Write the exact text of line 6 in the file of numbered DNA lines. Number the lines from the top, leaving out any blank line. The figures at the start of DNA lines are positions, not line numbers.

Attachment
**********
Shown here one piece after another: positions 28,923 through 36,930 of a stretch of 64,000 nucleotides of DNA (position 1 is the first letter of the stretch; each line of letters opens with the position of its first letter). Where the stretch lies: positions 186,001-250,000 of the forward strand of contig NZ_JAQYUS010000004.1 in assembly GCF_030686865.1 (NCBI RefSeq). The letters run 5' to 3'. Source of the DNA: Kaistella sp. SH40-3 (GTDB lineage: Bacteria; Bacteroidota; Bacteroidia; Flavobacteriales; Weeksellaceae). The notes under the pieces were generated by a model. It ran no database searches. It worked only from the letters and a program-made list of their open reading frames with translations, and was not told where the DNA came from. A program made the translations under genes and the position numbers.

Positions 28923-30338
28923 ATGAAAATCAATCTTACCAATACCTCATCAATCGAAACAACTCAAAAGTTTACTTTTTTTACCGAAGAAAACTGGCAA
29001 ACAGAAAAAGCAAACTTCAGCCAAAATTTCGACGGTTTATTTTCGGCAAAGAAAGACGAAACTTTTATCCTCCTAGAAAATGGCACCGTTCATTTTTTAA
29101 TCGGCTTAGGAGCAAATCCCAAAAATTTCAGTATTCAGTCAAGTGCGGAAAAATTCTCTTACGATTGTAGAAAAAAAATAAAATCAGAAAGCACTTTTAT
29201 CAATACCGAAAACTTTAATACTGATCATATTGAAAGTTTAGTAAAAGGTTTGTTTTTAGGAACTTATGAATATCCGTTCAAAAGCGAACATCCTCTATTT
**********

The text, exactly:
29201 CAATACCGAAAACTTTAATACTGATCATATTGAAAGTTTAGTAAAAGGTTTGTTTTTAGGAACTTATGAATATCCGTTCAAAAGCGAACATCCTCTATTT